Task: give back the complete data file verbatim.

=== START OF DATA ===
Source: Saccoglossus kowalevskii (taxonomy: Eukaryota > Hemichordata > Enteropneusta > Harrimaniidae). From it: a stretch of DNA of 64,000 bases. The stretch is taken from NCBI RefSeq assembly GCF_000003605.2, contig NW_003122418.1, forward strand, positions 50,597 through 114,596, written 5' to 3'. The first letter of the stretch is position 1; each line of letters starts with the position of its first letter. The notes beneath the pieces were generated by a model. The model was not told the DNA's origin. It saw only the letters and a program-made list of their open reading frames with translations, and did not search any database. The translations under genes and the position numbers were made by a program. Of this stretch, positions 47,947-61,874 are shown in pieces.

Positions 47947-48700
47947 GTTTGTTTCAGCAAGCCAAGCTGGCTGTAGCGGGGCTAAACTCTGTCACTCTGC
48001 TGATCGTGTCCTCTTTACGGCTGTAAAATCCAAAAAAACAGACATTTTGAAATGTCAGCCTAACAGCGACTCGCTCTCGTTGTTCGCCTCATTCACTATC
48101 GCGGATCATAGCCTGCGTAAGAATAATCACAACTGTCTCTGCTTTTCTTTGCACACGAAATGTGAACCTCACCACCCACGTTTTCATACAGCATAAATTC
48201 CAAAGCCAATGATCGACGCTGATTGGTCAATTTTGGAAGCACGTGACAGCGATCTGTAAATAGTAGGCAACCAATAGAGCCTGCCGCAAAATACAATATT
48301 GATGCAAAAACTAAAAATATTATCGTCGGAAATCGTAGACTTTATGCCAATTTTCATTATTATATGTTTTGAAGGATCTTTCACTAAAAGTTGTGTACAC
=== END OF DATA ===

Source: Saccoglossus kowalevskii (taxonomy: Eukaryota > Hemichordata > Enteropneusta > Harrimaniidae). From it: a stretch of DNA of 64,000 bases. The stretch is taken from NCBI RefSeq assembly GCF_000003605.2, contig NW_003122418.1, forward strand, positions 50,597 through 114,596, written 5' to 3'. The first letter of the stretch is position 1; each line of letters starts with the position of its first letter. The notes beneath the pieces were generated by a model. The model was not told the DNA's origin. It saw only the letters and a program-made list of their open reading frames with translations, and did not search any database. The translations under genes and the position numbers were made by a program. Of this stretch, positions 47,947-61,874 are shown in pieces.

Positions 47947-48700
47947 GTTTGTTTCAGCAAGCCAAGCTGGCTGTAGCGGGGCTAAACTCTGTCACTCTGC
48001 TGATCGTGTCCTCTTTACGGCTGTAAAATCCAAAAAAACAGACATTTTGAAATGTCAGCCTAACAGCGACTCGCTCTCGTTGTTCGCCTCATTCACTATC
48101 GCGGATCATAGCCTGCGTAAGAATAATCACAACTGTCTCTGCTTTTCTTTGCACACGAAATGTGAACCTCACCACCCACGTTTTCATACAGCATAAATTC
48201 CAAAGCCAATGATCGACGCTGATTGGTCAATTTTGGAAGCACGTGACAGCGATCTGTAAATAGTAGGCAACCAATAGAGCCTGCCGCAAAATACAATATT
48301 GATGCAAAAACTAAAAATATTATCGTCGGAAATCGTAGACTTTATGCCAATTTTCATTATTATATGTTTTGAAGGATCTTTCACTAAAAGTTGTGTACAC